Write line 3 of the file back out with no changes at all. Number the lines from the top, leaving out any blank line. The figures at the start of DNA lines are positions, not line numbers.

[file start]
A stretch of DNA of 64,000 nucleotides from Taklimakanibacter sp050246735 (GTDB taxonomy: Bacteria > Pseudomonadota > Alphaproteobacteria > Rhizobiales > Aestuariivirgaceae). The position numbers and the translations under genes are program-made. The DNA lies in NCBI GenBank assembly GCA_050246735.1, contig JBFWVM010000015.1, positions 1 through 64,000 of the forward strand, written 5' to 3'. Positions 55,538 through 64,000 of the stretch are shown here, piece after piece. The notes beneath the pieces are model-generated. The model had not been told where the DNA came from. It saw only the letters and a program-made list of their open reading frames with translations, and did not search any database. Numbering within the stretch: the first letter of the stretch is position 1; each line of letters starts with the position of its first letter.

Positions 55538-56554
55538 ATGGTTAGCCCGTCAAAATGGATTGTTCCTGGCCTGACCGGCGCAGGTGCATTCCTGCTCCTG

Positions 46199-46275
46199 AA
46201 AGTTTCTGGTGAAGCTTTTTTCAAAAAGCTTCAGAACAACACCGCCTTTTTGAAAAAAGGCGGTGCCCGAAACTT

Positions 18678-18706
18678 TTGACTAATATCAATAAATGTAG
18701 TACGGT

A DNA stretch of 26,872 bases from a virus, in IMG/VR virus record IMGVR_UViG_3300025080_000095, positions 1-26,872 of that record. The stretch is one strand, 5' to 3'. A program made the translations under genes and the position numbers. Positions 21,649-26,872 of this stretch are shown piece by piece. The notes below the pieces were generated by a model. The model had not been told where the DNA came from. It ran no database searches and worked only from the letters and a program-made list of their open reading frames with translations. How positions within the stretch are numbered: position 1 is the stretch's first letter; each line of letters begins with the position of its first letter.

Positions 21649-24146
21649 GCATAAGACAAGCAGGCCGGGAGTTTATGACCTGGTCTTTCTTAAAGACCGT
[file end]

55538 ATGGTTAGCCCGTCAAAATGGATTGTTCCTGGCCTGACCGGCGCAGGTGCATTCCTGCTCCTG